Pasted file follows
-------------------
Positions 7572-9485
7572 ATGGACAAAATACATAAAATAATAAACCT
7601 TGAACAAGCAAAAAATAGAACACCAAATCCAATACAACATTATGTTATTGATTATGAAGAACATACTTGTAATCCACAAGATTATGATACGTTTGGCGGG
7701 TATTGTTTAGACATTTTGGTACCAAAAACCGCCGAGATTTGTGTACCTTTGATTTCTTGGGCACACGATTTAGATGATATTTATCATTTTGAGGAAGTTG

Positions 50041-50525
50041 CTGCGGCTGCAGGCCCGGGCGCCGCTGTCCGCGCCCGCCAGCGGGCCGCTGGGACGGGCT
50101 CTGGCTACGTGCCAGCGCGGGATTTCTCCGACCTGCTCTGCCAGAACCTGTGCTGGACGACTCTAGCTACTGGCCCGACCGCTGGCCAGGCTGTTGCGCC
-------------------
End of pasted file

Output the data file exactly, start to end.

Positions 7572-9485
7572 ATGGACAAAATACATAAAATAATAAACCT
7601 TGAACAAGCAAAAAATAGAACACCAAATCCAATACAACATTATGTTATTGATTATGAAGAACATACTTGTAATCCACAAGATTATGATACGTTTGGCGGG
7701 TATTGTTTAGACATTTTGGTACCAAAAACCGCCGAGATTTGTGTACCTTTGATTTCTTGGGCACACGATTTAGATGATATTTATCATTTTGAGGAAGTTG

Positions 50041-50525
50041 CTGCGGCTGCAGGCCCGGGCGCCGCTGTCCGCGCCCGCCAGCGGGCCGCTGGGACGGGCT
50101 CTGGCTACGTGCCAGCGCGGGATTTCTCCGACCTGCTCTGCCAGAACCTGTGCTGGACGACTCTAGCTACTGGCCCGACCGCTGGCCAGGCTGTTGCGCC